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The ith coordinate of an [n, k] code is said to have locality r and availability t if there exist t disjoint groups, each containing at most r other coordinates that can together recover the value of the ith coordinate. This property is particularly useful for codes for distributed storage systems because it permits local repair of failed nodes and parallel(More)
We give an explicit construction of exact cooperative regenerating codes at the MBCR (minimum bandwidth cooperative regeneration) point. Before the paper, the only known explicit MBCR code is given with parameters n = d+r and d = k, while our construction applies to all possible values of n, k, d, r. The code has a brief expression in the polynomial form(More)
The locally repairable code (LRC) studied in this paper is an [n, k] linear code of which the value at each coordinate can be recovered by a linear combination of at most r other coordinates. The central problem in this paper is to determine the largest possible minimum distance for LRCs. First, an integer programming-based upper bound is derived for any(More)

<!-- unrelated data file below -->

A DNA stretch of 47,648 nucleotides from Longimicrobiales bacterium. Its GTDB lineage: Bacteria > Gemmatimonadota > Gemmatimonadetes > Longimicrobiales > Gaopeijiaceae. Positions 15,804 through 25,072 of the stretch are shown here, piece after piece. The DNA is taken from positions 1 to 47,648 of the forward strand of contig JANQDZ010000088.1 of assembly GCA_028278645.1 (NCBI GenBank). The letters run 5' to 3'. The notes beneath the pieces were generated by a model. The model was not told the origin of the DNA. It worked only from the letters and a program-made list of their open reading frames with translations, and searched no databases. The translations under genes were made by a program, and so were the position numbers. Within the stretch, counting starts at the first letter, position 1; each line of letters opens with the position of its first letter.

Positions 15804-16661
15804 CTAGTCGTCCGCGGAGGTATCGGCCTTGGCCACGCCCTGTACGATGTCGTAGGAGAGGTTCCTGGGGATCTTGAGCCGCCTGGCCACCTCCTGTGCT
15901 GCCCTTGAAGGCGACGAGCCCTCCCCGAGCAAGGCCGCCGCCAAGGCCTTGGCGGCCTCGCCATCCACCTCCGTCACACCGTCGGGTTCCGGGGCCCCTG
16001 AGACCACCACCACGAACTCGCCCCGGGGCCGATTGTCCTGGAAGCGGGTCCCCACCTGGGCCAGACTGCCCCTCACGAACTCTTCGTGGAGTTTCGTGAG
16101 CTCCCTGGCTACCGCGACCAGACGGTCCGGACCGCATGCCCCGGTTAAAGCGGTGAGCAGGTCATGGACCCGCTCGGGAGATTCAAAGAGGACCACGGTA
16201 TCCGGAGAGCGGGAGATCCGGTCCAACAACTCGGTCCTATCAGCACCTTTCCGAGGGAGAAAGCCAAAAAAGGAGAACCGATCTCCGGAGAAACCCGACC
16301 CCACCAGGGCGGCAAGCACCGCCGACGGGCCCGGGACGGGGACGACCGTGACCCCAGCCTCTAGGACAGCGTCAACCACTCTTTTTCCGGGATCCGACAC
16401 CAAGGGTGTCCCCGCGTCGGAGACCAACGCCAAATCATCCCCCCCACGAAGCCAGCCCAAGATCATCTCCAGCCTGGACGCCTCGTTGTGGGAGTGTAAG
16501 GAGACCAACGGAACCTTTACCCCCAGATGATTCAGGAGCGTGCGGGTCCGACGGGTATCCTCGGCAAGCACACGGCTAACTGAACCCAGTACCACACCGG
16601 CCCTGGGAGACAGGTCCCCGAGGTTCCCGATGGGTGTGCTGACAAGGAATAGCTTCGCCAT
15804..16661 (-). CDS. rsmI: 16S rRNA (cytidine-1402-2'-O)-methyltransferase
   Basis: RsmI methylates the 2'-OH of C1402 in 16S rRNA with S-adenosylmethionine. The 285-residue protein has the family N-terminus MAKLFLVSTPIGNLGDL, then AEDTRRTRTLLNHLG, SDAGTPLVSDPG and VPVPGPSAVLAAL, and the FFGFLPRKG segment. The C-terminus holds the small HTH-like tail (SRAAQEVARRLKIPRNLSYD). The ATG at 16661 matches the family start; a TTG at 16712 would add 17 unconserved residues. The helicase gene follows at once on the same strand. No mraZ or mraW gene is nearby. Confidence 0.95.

Repair locality is a desirable property for erasure codes in distributed storage systems. Recently, different structures of local repair groups have been proposed in the definitions of repair locality. In this paper, the concept of regenerating set is introduced to characterize the local repair groups. A definition of locality r<sup>(&#x03B4;-1)</sup>(More)
An (r, t)-locally repairable code satisfies a property that the value at each coordinate can be recovered from t disjoint repair sets each containing at most r other coordinates. This property is extremely useful in distributed storage systems for hot data. In this paper, we propose two constructions of (r, t)-LRCs. The first one is a cyclic code of which(More)
For binary [n, k, d] linear locally repairable codes (LRCs), two new upper bounds on k are derived. The first one applies to LRCs with disjoint local repair groups, for general values of n, d and locality r, containing some previously known bounds as special cases. The second one is based on solving an optimization problem and applies to LRCs with arbitrary(More)
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